John Derringham reached Wendover—by the road and the lodge gates—in an impossible temper. He had left the orchard house coming as near to a quarrel with his old master as such a thing could be. He absolutely refused to let himself dwell upon the anger he had felt; and if Fate had given him a distinct and pointed chance to ask the fair Cecilia for her lily hand, when he knocked at her sitting-room door before dinner, he would no doubt have left the next day—summoned again to London by his Chief—an engaged man. But this turn of events was not in the calculations of Destiny for the moment, and he found no less a person than Mr. Hanbury-Green already ensconced by his hostess’s side. They were both smoking and looked very comfortable and at ease.
“I just came in to tell you I shall be obliged to tear myself away to-morrow,” John Derringham said, “and cannot have the pleasure of staying to the end of the week in this delightful place.”
Mrs. Cricklander got up from her reclining position among the cushions. This was a blow. She wished now she had not encouraged Mr. Hanbury-Green to come and sit with her; it might be a lost opportunity which it would be difficult to recapture again. But she had felt so very much annoyed at Mr. Derringham’s capriciousness, displayed the whole of the Monday, and then at his absenting himself to-day, having gone to see the Professor, of course—since he was out of the house at tea-time when she had sent to his room to enquire—that she had determined to see what a little jealousy would do for him. But if he were off on the morrow this might not be a safe moment to try it.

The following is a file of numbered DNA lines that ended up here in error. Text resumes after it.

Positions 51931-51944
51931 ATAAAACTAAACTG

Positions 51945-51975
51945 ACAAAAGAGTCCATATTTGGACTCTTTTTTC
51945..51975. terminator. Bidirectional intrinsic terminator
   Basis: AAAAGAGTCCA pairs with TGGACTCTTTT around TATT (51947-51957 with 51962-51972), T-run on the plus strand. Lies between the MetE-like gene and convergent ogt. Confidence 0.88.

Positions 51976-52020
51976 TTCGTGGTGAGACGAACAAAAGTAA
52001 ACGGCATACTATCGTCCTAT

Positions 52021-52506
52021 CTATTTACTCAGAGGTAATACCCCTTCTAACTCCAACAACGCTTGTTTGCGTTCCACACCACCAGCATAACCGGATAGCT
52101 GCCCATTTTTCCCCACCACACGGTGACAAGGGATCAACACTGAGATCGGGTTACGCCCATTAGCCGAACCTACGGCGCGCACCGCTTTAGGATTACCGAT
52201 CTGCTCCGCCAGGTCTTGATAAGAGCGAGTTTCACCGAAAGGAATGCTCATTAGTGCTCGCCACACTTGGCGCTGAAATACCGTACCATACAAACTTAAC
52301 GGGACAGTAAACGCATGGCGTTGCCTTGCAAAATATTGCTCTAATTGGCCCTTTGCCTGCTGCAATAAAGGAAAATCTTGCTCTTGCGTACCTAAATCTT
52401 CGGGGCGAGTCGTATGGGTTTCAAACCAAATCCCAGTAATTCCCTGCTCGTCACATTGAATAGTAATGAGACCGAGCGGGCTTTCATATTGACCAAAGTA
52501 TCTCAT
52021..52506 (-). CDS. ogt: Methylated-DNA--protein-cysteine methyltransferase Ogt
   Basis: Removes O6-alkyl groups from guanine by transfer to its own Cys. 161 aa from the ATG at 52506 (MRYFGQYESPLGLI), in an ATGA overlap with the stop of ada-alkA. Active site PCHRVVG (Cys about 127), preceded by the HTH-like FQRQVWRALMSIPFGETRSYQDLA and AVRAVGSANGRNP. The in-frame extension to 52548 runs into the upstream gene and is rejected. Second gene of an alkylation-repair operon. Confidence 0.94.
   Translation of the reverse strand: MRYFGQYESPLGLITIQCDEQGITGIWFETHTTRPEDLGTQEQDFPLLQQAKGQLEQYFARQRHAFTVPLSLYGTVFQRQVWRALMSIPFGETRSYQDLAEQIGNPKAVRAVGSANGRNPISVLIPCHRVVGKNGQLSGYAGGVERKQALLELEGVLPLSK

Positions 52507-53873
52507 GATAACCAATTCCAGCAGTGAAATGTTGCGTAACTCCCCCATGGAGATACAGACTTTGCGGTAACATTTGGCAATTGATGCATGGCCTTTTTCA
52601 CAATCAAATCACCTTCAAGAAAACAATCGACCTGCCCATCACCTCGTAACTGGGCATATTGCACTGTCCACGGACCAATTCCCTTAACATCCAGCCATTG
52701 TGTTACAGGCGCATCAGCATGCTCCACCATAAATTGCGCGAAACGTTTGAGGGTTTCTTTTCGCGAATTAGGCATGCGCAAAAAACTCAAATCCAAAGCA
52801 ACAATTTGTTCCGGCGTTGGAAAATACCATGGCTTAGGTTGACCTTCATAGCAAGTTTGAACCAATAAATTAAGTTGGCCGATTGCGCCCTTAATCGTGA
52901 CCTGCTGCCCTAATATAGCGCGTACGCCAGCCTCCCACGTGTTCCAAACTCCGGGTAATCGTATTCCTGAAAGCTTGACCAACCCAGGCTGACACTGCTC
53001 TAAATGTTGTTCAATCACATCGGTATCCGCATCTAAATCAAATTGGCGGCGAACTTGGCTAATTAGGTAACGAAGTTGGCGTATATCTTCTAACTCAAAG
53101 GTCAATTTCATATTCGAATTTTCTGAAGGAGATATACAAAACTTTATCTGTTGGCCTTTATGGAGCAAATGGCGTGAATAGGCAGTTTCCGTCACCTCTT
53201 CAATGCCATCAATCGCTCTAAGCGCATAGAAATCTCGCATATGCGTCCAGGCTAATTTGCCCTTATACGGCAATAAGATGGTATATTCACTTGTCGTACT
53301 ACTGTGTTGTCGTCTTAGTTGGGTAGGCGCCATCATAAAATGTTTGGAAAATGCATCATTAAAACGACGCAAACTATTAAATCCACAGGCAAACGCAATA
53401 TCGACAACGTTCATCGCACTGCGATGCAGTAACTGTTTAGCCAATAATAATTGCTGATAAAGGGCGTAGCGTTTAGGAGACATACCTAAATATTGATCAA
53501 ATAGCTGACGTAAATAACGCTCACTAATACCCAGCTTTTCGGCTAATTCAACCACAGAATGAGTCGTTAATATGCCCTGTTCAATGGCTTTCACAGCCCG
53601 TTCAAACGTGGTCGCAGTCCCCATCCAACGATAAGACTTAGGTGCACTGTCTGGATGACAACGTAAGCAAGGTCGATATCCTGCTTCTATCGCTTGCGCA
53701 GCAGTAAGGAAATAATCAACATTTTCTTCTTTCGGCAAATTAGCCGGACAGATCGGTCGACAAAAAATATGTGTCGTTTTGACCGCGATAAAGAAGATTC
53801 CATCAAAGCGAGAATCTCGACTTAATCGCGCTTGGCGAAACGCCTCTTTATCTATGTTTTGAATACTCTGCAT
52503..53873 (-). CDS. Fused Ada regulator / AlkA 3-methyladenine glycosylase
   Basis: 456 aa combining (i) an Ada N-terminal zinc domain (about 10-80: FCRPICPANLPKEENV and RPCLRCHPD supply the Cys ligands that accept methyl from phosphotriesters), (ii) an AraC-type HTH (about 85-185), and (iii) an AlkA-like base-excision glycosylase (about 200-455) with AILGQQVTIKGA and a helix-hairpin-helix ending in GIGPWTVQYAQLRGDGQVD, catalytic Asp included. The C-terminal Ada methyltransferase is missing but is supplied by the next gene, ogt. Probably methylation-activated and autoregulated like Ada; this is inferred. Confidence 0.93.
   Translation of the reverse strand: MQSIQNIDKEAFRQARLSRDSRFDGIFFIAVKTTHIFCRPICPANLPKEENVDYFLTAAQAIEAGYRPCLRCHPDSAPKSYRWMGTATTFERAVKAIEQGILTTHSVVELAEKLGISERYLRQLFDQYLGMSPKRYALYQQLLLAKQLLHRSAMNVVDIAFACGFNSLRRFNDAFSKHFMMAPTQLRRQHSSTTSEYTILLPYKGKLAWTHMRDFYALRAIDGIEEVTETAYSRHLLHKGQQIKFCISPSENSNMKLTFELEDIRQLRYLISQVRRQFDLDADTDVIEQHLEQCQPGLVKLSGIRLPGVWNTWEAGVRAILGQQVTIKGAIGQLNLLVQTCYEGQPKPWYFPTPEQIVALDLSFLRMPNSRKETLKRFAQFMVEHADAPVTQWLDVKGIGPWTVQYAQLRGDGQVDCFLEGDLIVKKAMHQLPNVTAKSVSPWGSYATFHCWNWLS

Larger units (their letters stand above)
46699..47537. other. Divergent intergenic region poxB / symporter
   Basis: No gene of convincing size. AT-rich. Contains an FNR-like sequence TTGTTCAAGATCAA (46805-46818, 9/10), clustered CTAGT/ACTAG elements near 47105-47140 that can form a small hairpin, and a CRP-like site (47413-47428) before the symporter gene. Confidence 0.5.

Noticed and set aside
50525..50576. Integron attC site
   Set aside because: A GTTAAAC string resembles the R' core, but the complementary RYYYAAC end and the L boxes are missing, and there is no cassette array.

Mr. Hanbury-Green, however, had not the slightest intention of giving up his place, in spite of several well-directed hints, and sat on like one belonging to the spot.
So they all had to go off to dress without any longed-for word having been spoken. And Mrs. Cricklander was far too circumspect a hostess to attempt to arrange a tete-a-tete after dinner under the eye of an important social leader like Lady Maulevrier, whom she had only just succeeded in enticing to stay in her country house. So, with the usual semi-political chaff, the evening passed, and good-nights and good-bys were said, and early next day John Derringham left for London.
He would write—he decided—and all the way up in the train he buried himself in the engrossing letters and papers he had received from his Chief by the morning’s post.
And for the next six weeks he was in such a turmoil of hard work and deep and serious questions about a foreign State that he very seldom had time to go into society, and when at last he was a little more free, Mrs. Cricklander, he found, had not returned from Paris, whither she always went several times a year for her clothes.
But they had written to one another once or twice.